However, by December 23, data collected by the airplane showed that “exceptionally high concentrations” of methane and ethane had been carried to the San Fernando Valley a few kilometres to the south of Aliso Canyon. Since the two months until then, news reports had emerged of the valley’s residents, especially from the wealthy Porter Ranch neighbourhood, smelling a faint but pungent odour – of the sulphur-containing mercaptan compounds added to the otherwise odourless gas, and complained of headache, nausea, nosebleeds and dizziness.
Smaller concentrations of butanes and pentanes, the so-called higher hydrocarbons, from the emissions also started to condense on surfaces around the area and form oily patinas. Finally, the presence of trace amounts of cancer-causing benzene were also reported in the study.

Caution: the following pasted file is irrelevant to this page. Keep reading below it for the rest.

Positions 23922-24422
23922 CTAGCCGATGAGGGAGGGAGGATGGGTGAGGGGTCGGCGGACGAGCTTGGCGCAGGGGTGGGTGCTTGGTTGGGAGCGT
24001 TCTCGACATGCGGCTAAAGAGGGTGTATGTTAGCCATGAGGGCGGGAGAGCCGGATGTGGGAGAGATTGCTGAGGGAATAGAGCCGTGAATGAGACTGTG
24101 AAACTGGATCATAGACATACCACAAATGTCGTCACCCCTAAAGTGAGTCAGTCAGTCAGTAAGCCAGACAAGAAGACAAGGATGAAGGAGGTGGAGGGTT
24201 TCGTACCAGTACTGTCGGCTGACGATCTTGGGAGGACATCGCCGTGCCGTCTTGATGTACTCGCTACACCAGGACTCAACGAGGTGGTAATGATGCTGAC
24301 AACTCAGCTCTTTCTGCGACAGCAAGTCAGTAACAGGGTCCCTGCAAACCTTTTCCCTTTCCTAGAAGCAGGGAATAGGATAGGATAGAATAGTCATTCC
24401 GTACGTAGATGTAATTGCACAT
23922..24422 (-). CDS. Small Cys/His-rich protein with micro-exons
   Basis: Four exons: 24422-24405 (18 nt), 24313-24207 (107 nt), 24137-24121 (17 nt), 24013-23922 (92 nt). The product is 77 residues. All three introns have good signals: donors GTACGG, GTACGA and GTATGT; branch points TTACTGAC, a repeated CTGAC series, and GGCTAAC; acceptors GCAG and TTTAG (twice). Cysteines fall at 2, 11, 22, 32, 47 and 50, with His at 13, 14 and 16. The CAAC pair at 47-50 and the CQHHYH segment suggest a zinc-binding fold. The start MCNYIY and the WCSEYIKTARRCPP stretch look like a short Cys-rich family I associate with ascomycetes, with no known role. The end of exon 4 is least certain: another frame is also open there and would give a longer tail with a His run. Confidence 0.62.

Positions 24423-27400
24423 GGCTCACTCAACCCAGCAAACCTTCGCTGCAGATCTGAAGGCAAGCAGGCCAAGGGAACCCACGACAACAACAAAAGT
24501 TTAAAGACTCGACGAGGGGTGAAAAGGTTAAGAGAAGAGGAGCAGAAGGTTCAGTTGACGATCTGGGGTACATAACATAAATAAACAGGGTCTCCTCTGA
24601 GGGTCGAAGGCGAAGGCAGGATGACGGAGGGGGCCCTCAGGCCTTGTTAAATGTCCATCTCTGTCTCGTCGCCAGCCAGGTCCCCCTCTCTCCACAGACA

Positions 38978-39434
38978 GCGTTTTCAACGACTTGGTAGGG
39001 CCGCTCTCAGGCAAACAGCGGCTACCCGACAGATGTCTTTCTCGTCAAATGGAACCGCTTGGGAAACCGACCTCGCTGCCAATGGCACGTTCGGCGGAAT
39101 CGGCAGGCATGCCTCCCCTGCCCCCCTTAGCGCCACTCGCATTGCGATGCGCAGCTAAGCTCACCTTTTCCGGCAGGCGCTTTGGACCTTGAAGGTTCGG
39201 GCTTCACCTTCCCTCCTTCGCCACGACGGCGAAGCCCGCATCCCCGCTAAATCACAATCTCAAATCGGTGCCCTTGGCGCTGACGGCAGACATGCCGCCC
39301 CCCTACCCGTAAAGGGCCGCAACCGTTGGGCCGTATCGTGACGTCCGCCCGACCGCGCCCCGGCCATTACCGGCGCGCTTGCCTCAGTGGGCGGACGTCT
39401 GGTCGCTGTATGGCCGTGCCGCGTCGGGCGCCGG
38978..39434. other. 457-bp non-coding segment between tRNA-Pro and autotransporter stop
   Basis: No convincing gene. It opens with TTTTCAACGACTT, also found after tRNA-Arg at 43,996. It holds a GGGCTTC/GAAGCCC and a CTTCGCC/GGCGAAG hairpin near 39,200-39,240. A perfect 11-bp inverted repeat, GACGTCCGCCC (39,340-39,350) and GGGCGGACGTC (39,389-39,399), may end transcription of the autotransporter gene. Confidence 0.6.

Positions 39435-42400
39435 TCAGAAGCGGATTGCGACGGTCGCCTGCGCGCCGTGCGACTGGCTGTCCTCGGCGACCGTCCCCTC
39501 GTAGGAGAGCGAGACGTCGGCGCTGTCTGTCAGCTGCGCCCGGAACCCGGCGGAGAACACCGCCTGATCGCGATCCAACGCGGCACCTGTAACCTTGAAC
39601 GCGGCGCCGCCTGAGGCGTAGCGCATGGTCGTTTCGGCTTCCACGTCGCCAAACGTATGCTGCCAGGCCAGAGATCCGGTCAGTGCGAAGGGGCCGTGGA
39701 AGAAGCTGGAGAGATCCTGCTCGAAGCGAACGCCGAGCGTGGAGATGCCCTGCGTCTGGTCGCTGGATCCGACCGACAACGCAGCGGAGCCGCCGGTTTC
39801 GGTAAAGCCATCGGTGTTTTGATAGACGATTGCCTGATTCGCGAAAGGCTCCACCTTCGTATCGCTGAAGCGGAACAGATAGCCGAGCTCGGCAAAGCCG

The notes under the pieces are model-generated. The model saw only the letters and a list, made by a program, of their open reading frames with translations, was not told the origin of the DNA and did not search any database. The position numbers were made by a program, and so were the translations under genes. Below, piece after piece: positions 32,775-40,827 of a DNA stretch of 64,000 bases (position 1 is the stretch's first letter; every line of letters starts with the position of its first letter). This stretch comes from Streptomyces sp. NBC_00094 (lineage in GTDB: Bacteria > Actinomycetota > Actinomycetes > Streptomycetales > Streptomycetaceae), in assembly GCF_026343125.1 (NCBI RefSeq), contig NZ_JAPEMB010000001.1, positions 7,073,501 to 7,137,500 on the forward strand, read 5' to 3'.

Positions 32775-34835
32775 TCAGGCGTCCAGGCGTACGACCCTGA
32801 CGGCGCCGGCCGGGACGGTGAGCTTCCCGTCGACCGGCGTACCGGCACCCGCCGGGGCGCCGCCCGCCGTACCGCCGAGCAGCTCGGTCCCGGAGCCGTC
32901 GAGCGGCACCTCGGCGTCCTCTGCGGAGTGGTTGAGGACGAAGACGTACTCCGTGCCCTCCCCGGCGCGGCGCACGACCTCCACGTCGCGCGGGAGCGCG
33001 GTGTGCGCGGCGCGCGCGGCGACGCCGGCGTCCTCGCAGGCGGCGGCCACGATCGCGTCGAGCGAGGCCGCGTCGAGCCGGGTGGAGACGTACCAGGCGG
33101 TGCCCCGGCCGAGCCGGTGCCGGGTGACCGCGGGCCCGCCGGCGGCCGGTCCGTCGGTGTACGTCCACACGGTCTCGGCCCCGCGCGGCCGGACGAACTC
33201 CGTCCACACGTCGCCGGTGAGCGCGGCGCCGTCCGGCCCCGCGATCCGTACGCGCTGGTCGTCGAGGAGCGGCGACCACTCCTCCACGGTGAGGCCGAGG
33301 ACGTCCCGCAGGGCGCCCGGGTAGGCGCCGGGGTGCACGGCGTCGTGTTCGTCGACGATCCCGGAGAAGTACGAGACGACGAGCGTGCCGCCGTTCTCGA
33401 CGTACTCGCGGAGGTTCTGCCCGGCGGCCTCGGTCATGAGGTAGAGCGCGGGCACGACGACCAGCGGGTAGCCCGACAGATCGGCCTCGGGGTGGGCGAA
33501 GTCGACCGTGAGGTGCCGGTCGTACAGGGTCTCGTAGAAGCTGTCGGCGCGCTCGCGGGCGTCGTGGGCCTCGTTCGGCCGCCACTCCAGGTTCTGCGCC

The residents had started to gather in Porter Ranch’s public spaces to protest the leak and demand that state authorities hold the Southern California Gas Company, operator of Aliso Canyon and a division of Sempra Energy, accountable. The principal issue was that SoCalGas had removed a safety valve in the problematic well in 1979 and then not replaced it because it wasn’t legally obligated to, turning some commentators to remark that the law had failed to motivate private corporations to look beyond their profits, and that privately operated energy infrastructure be declared a part of the commons. Environmental activist Erin Brockovich, present at the public gatherings, called the leak the worst such disaster since the BP oil spill in 2010; justifiably alarming metaphors, such as likening the leak to a ‘volcanic eruption‘, entrenched themselves in popular narratives of the accident. Had the valve been replaced, the leak could’ve been fixed within weeks instead of months.